With פרשת ויקרא we start talking about all the gross anatomic details of the קרבנות. In the case of the שלמים, the meat is eaten by the people and the fats are burned on the altar:
But there is something different about the שלמים of a sheep:
The אליה, the tail, of a sheep is burned on the altar, and the Torah emphasizes that this is something different from the other חלב:
What is special about the sheep tail?
And once you start breeding animals for a particular characteristic, it can get pretty extreme:
What is interesting about the אליה is that it is burned on the altar when it is part of a קרבן שלמים, but it isn’t חֵלֵב, part of the forbidden fats that are not kosher. “An important ingredient in many regional cuisines” includes ancient Israel.
Why do I bring this up?
But we would like to see some kind of deeper meaning to this fat tail.
Why should it be offered on the altar? A קרבן שלמים is not a sacrifice; it’s a shared barbecue. If the tail is a delicacy, then we should be allowed to eat it.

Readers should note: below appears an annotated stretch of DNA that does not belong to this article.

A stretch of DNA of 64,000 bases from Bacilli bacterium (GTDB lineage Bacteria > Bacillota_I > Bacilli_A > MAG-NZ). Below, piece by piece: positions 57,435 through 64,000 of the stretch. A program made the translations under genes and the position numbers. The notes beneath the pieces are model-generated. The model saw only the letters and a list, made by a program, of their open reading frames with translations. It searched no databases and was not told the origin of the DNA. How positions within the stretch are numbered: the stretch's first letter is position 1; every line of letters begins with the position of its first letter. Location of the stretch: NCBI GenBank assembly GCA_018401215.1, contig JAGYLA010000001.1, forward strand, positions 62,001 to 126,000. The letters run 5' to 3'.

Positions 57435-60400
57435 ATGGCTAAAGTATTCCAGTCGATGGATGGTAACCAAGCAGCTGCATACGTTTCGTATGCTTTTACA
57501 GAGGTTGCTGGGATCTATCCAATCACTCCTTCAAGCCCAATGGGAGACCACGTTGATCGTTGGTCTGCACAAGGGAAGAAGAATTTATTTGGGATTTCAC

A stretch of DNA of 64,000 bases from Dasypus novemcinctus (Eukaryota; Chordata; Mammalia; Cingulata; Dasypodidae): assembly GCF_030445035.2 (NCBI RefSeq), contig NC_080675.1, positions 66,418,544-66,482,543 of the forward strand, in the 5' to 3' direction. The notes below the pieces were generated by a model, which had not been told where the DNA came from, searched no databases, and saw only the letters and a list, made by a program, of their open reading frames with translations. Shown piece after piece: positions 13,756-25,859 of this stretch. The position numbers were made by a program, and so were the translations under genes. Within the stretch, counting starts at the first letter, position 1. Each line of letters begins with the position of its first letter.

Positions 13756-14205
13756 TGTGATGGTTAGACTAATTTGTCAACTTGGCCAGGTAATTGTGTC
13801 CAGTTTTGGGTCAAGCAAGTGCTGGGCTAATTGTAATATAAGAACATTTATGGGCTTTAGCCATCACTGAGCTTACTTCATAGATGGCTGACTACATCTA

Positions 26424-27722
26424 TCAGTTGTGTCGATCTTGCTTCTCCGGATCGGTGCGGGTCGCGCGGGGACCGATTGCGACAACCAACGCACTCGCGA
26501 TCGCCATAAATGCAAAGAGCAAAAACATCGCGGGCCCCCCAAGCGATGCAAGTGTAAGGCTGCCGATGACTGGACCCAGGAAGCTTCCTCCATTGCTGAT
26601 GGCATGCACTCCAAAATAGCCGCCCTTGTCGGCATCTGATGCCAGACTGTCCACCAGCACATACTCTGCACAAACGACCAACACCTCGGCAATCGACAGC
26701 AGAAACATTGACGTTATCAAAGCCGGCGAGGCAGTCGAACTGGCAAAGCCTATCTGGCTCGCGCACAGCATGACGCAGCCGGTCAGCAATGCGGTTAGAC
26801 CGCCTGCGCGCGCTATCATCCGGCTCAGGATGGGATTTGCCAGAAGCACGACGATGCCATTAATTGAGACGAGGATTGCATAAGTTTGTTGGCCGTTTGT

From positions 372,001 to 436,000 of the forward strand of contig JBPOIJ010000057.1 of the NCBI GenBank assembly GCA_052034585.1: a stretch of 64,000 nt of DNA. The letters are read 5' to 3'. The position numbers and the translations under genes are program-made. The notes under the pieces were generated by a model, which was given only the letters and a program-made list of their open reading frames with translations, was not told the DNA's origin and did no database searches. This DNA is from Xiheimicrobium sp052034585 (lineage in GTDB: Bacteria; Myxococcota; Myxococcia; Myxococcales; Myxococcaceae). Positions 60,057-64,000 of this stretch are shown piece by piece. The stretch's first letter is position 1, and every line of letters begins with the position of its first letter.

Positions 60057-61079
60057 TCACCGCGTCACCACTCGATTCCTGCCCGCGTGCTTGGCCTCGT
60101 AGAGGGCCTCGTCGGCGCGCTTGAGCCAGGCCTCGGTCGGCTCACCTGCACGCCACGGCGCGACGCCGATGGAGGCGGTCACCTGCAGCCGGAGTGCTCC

Hirsch looks at the symbolism of the חֵלֵב but can’t come up with an answer.
Rabbi Yehoshua Weitzman of Yeshivat Ma’alot has a suggestion, based on the physiological purpose of the fat tail:
Throughout תנ״ך and the Talmud, a lost sheep is a symbol for Israel in exile.
The gemara has מדרש הלכה reasons for three of these four examples, שור, חמור and שמלה. But there is no reason for the שה. The Maharsha says we need it for a מדרש אגדה:
So the אליה symbolizes our stored-up ability to survive in exile, to draw on our past successes even in hard times. And the important thing to realize is that this success comes from הקב״ה.